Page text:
Nature Champions: Flapper skate

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Reaching more than 2.5 metres in length, the Flapper Skate (Dipturus intermedius) is one of the largest skate species in the world. Due to overexploitation in fisheries and habitat degradation, the Fapper Skate has been in decline for decades and is now extinct in most of its former range. Scottish waters, particularly the west coast, the surrounding Outer Isles and Orkney, offer one of the last strongholds for flapper skates in the world. Indeed, the Flapper Skate is listed as a Critically Endangered species on the IUCN Red List and as a Priority Marine Feature in Scotland.

Action Needed

  • Raise awareness and support further research to further understand essential habitat, threats and behaviours.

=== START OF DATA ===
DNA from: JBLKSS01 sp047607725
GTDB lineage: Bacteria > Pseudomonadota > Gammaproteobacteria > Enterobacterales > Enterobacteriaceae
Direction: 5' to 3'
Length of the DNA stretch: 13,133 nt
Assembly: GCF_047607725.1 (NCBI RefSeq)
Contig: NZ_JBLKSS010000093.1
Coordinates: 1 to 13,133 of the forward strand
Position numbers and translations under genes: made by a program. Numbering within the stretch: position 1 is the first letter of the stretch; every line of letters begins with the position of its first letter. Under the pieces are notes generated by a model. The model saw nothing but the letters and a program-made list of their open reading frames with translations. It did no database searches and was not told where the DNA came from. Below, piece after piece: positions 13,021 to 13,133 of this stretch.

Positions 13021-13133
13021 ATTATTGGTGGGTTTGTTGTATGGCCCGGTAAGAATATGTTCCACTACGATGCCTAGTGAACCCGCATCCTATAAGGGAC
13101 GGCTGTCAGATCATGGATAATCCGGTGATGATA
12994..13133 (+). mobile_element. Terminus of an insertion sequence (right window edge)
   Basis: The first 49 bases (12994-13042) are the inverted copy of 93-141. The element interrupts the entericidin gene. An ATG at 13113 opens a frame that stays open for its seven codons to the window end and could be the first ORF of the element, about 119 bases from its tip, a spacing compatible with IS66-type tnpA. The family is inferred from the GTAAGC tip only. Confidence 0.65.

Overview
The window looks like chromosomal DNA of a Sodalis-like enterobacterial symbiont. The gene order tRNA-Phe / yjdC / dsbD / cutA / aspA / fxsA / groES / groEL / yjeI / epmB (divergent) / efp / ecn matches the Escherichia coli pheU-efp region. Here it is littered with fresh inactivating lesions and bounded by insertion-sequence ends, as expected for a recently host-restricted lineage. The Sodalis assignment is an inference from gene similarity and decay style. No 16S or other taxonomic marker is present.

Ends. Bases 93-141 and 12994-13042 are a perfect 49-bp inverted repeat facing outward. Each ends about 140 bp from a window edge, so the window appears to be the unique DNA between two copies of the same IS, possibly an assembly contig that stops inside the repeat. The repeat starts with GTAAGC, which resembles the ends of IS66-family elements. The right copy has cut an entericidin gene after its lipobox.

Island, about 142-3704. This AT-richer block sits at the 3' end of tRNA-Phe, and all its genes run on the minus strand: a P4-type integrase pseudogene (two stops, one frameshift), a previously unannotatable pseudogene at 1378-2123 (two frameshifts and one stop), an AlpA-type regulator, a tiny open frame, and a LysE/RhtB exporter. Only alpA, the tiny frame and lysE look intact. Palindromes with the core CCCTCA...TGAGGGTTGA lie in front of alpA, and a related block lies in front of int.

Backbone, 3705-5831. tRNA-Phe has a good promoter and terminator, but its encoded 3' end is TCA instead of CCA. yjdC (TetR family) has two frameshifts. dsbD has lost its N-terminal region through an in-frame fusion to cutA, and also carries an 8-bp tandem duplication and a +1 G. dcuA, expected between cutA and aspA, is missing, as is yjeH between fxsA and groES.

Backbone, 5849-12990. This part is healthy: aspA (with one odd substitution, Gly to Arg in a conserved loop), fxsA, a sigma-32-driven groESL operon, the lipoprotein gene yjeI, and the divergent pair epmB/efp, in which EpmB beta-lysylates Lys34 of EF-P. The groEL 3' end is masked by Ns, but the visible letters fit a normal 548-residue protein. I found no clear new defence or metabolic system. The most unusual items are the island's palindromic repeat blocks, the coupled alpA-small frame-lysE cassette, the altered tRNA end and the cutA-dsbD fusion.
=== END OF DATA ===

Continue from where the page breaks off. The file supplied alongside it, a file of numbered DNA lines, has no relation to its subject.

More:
• Implement effective management measures throughout the network of Scottish Marine Protected Areas.
  • Establish fisheries management measures to limit bycatch and degradation of essential habitat.

Threats

  • Bycatch in fisheries: It has been illegal for fisheries to target flapper skate commercially since 2009, but the large size of the species has led to high levels of bycatch by the fishing industry, particularly in trawl nets.
  • There is a further threat to flapper skate egg cases, or ‘mermaid’s purses’. These range between 14–28cm in length and take around 18 months to hatch, making them highly susceptible to incidental capture, or damage by towed fishing gears.
  • Degradation and loss of essential habitat.

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